DO you know why there’s a lot of rumblings at the Burreau of Customs lately? It’s because the commissioners appointed by President Duterte don’t know how to keep the mouths of their critics shut.
This was whispered to this corner by a source who was part of an administration before. He could only shake his head over the seemingly endless dispute between the BoC leadership and the people under it.
In fairness, there is some truth to what my source is saying because all of the guys who headed the BoC under Duterter’s term appear to be always vulnerable to ‘attacks’, always suggesting they are linked to smuggling or illegal drugs.
My source was quick to admit that previous BoC commissioners were not ‘holy’ but they sure know how to ‘make everybody happy’.
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One must have done so much for Duterte that the highest leader of the land even accompanied him to file his certificate of candidacy as senator. Only senatorial candidate Bong Go had that privilege and some, maybe out of envy or curiousity, questioned it.
We don’t know what Go had done to earn the Chief Executive’s support and respect. But in his many anecdotes, Duterte revealed that Go helped him run and manage Davao then and from that ‘friendship’ was developed.
There is doubt about the role of Go in Duterte’s government. His title -- Special Assistant to the President or SAP -- says it all. What we want to know now is how far can their friendship go or how really special the SAP is when he starts getting the bad side of politics.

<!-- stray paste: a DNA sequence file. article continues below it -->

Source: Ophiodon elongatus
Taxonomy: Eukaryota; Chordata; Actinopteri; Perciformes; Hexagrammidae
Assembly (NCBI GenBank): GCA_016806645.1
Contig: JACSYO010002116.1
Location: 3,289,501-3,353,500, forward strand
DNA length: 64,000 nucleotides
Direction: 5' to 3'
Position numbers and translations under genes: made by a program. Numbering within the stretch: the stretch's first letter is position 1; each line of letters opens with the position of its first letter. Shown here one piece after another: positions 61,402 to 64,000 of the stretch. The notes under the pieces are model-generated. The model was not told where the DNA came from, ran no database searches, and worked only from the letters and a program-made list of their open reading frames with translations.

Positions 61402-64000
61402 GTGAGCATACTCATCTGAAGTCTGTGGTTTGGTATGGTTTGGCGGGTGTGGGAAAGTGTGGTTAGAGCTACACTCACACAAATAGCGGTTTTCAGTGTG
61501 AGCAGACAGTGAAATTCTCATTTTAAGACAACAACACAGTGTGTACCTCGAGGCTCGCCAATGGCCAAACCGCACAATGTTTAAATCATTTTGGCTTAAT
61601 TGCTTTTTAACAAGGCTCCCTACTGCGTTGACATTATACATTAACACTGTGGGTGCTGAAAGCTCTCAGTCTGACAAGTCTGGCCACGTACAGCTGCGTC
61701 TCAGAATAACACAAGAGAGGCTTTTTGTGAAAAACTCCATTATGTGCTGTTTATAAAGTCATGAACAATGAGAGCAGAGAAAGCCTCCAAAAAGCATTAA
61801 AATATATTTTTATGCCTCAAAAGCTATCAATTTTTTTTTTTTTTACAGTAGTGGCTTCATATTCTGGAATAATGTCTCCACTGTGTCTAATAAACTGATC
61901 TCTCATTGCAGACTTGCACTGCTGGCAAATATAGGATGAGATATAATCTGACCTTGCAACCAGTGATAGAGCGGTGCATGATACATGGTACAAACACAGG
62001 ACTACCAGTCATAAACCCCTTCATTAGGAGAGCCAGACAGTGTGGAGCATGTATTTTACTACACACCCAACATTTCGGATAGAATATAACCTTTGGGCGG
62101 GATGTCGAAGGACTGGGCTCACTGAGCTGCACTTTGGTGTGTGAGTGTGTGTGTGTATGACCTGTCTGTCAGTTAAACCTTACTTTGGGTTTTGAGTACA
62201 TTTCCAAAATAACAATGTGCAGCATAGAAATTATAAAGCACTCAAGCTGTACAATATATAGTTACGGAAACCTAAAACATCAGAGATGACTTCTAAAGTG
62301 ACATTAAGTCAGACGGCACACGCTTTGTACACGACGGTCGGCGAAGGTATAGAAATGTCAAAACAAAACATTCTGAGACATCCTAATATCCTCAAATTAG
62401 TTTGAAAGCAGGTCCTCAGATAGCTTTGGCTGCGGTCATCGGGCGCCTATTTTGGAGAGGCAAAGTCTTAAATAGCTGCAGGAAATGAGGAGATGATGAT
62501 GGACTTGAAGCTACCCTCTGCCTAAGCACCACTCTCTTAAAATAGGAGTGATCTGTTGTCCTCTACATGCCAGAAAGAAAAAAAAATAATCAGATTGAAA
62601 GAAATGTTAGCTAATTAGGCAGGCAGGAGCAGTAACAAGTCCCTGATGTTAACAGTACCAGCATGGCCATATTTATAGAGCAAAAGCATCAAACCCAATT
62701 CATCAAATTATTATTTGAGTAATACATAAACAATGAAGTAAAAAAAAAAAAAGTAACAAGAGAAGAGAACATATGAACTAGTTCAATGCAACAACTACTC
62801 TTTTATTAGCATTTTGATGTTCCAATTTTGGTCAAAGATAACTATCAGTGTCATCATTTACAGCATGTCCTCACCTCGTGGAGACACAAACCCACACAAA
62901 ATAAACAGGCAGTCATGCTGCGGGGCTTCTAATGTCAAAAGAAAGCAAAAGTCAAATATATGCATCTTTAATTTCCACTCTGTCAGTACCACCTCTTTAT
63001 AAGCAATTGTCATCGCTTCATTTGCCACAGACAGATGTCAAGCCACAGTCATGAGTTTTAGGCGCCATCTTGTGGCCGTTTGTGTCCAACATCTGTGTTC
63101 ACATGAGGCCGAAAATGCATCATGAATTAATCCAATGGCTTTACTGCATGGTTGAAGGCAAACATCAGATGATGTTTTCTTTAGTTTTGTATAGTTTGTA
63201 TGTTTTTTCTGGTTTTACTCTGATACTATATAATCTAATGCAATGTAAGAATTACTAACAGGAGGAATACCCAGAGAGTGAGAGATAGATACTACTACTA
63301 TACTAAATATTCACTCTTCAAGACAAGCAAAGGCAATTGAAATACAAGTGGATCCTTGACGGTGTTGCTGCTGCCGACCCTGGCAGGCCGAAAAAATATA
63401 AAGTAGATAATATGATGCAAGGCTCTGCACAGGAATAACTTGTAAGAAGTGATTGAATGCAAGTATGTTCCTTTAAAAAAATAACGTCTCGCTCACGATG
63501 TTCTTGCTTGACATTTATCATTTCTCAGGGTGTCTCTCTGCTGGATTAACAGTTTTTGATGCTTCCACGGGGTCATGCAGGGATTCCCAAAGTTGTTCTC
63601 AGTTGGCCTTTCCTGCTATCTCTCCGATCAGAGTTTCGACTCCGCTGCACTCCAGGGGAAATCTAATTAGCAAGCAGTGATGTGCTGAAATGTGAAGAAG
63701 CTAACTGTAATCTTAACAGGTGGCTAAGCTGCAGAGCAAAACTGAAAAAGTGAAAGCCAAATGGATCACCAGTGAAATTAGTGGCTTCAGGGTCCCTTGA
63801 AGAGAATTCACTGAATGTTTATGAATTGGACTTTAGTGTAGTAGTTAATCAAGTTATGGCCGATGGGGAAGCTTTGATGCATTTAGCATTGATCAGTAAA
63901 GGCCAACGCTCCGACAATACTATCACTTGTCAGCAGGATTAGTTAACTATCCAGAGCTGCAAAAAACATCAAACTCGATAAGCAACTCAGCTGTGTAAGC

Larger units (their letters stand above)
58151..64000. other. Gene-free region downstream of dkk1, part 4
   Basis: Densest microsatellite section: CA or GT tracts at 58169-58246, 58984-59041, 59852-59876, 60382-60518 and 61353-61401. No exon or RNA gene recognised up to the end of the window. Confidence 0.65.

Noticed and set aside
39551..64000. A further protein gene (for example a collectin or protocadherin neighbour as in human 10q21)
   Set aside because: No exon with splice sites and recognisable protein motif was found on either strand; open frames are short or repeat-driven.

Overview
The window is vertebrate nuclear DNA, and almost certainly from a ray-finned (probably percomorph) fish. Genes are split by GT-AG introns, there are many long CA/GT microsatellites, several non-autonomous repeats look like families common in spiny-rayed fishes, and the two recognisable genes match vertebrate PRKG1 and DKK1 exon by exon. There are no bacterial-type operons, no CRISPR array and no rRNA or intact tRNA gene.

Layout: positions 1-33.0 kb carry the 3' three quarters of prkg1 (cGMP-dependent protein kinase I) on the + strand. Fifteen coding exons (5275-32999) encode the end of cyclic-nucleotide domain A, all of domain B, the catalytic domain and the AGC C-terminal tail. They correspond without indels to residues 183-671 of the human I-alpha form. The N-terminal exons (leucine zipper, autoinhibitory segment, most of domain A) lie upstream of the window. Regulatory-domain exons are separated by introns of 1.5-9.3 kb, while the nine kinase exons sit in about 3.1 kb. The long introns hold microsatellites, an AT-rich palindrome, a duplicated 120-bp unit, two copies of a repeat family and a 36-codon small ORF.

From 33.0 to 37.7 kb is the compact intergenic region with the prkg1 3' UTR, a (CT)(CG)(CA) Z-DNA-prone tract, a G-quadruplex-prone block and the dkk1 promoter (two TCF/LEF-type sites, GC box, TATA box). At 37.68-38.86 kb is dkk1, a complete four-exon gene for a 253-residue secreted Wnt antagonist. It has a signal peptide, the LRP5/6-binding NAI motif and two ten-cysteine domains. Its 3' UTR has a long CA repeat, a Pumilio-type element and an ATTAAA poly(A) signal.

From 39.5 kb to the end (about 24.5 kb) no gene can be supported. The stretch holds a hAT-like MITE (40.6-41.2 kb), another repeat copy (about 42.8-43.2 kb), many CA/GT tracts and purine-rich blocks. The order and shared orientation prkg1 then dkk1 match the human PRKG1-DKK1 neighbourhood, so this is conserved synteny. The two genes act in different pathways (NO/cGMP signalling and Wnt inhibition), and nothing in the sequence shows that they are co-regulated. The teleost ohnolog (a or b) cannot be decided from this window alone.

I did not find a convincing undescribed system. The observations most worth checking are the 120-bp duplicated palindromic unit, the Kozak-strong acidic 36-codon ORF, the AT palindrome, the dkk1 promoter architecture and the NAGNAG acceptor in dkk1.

When Go’s political enemies start unraveling his deepest and probably darkest secrets during the campaign, will Duterte still back his special friend even if the latter starts to become a liability for his presidency?
As they say, there’s no permanent friendship in politics.
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Banco De Oro is helping teachers and students all over the country cope with the rising prices of goods through a program designed to make them discover ways how to save and manage their funds.
Through its foundation, the bank has partnered with the Department of Education and the Bangko Sentral ng Pilipinas to implement the financial inclusion program among all members of public schools in the country, meaning even non-teaching personnel are covered.
The program involves the production of very meaningful and easy to understand video presentations that discuss fund management and their distribution to schools for the use of the beneficiaries.
What makes the program laudable is that it was able to pinpoint the best place to promote financial inclusion -- the school where young minds are craving for learning and mentors, though also victims of the impact of inflation, are more than willing to be taught and share new knowledge.
Good thinking, BDO.
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